On this week’s episode of Talking Radical Radio, Zoe Blunt talks about the multifaceted organizing work by the Vancouver Island Community Forest Action Network (VIC FAN) against colonial, profit-driven development.
A key goal of a lot of movement-building is to find ways to allow ever-increasing numbers of people to combine their individual moments of resistance and refusal into expanding collective efforts to create change. Despite the importance of such a focus, however, it is also important not to forget that even a relatively small collective can accomplish far more together than as individuals — the miracle of human cooperation, you might say. Blunt is a member of VIC FAN, a group that is a powerful illustration of what a small collective can accomplish. They are a handful of radicals on the west coast who have used direct action, the courts, participation in government consultations, fundraising, and a range of other tactics to, as she puts it, “punch above [their] weight” in opposing ecologically destructive, profit-driven developments of various kinds, especially most recently pipeline projects, and most often in active solidarity with the indigenous nations whose unceded lands are colonially called “British Columbia.” I talk with Blunt about the history of the group, some of the key actions they’ve taken over the years, and their most active current campaign supporting the indigenous Unist’ot’en Camp that is currently blockading the route of a pipeline planned to go from the tar sands to the coast through Wet’suwet’en territory in northern BC.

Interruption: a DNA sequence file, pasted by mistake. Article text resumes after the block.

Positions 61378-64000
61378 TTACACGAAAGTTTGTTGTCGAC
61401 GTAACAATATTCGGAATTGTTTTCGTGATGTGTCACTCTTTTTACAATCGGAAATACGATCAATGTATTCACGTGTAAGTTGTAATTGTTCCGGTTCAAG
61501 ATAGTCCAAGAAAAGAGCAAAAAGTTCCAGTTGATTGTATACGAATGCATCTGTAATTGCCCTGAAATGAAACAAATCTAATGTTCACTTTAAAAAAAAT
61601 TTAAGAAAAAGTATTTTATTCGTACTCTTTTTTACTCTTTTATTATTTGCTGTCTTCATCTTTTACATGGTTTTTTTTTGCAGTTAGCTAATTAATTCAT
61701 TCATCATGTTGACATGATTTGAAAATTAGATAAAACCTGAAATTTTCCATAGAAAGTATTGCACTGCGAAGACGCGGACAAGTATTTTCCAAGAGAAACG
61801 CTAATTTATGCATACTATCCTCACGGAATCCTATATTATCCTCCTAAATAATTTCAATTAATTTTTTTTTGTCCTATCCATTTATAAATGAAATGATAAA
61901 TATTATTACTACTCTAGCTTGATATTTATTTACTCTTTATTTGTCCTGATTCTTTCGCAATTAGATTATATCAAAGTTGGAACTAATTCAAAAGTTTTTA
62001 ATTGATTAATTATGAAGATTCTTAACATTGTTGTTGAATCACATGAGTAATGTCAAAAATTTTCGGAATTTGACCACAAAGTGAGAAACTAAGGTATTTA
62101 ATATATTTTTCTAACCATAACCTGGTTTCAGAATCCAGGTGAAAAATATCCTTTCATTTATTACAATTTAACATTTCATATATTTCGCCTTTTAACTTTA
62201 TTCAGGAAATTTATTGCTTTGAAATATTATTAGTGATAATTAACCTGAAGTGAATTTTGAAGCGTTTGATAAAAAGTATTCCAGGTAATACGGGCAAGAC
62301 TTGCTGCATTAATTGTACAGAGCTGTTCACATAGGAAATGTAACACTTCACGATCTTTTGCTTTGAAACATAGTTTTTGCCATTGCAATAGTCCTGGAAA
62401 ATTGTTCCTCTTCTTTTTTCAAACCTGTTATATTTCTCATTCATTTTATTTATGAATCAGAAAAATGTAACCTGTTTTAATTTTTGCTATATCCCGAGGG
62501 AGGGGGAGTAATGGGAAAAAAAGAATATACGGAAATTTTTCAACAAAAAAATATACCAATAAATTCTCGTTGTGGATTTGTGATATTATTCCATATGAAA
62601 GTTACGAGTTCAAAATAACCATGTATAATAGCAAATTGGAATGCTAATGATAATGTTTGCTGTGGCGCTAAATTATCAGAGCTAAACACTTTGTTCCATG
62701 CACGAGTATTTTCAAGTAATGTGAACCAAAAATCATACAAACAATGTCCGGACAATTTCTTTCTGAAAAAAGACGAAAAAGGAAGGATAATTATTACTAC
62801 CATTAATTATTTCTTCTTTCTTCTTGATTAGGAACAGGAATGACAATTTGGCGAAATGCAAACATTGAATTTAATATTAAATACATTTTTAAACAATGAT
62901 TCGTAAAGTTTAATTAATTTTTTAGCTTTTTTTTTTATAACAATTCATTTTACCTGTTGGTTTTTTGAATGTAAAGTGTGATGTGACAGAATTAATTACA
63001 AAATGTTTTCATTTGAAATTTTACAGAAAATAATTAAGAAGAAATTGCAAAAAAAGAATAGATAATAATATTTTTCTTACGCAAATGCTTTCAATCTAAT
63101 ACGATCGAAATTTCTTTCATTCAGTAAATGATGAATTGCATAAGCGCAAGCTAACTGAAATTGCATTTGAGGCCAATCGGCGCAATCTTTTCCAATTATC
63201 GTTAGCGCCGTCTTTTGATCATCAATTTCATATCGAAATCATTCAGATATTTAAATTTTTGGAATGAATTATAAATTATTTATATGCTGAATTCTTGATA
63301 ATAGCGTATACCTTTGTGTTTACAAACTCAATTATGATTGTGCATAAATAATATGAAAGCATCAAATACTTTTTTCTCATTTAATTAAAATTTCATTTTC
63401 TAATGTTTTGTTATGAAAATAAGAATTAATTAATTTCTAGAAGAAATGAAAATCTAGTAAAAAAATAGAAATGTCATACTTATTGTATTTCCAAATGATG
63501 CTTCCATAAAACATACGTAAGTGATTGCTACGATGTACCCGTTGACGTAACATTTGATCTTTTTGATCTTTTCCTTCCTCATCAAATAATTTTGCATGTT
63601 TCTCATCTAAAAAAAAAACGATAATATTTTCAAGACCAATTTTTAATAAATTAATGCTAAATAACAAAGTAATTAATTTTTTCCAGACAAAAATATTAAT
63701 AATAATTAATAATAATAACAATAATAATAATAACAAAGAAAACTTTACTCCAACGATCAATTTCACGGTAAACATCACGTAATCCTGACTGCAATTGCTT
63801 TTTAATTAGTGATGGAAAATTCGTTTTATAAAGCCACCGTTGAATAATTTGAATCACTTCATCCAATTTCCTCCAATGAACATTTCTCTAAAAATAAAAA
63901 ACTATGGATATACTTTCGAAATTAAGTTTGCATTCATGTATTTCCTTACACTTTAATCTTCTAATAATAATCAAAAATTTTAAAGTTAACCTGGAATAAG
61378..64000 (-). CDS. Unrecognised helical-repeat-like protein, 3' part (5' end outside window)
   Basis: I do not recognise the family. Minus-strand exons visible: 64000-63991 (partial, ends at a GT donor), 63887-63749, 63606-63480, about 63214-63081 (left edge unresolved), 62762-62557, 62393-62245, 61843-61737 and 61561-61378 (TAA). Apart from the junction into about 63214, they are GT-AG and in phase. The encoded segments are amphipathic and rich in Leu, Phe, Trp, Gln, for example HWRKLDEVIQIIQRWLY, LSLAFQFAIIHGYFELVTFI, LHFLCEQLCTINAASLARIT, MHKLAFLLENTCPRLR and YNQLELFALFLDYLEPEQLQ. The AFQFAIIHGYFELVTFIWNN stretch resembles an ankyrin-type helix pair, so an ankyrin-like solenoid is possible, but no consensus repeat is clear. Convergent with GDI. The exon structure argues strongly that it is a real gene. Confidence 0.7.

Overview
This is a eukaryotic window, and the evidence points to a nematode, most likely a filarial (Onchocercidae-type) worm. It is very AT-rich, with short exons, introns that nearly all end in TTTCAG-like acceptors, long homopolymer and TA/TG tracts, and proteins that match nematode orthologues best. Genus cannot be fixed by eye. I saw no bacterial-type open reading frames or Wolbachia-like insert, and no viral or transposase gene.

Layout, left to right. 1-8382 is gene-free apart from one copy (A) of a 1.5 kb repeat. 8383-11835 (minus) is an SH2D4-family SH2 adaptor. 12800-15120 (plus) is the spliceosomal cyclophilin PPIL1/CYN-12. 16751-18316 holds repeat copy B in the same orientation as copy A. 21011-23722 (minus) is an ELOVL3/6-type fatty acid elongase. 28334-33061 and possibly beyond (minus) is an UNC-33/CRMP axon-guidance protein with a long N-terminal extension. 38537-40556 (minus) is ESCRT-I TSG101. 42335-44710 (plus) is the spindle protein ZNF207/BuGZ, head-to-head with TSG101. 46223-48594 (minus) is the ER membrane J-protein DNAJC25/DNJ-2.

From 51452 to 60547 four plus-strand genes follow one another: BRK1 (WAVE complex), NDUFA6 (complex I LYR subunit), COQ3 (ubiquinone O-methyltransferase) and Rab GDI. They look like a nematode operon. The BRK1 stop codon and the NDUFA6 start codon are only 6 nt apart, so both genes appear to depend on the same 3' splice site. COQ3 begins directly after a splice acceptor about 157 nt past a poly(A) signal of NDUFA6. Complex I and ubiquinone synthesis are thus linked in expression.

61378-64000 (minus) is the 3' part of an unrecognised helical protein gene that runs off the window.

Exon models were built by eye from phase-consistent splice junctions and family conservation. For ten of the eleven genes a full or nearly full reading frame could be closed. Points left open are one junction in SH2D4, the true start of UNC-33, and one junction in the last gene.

To learn more about VIC FAN, click here.
Talking Radical Radio brings you grassroots voices from across Canada through in-depth interviews that concentrate not on current events or the crisis of the moment, but on giving people involved in a broad range of social change work a chance to take a longer view as they talk about what they do, how they do it, and why they do it. To learn more about the show in general, click here.
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Talking Radical Radio is brought to you by Scott Neigh, a writer, media producer, and activist based in Sudbury, Ontario, and the author of two books examining Canadian history through the stories of activists.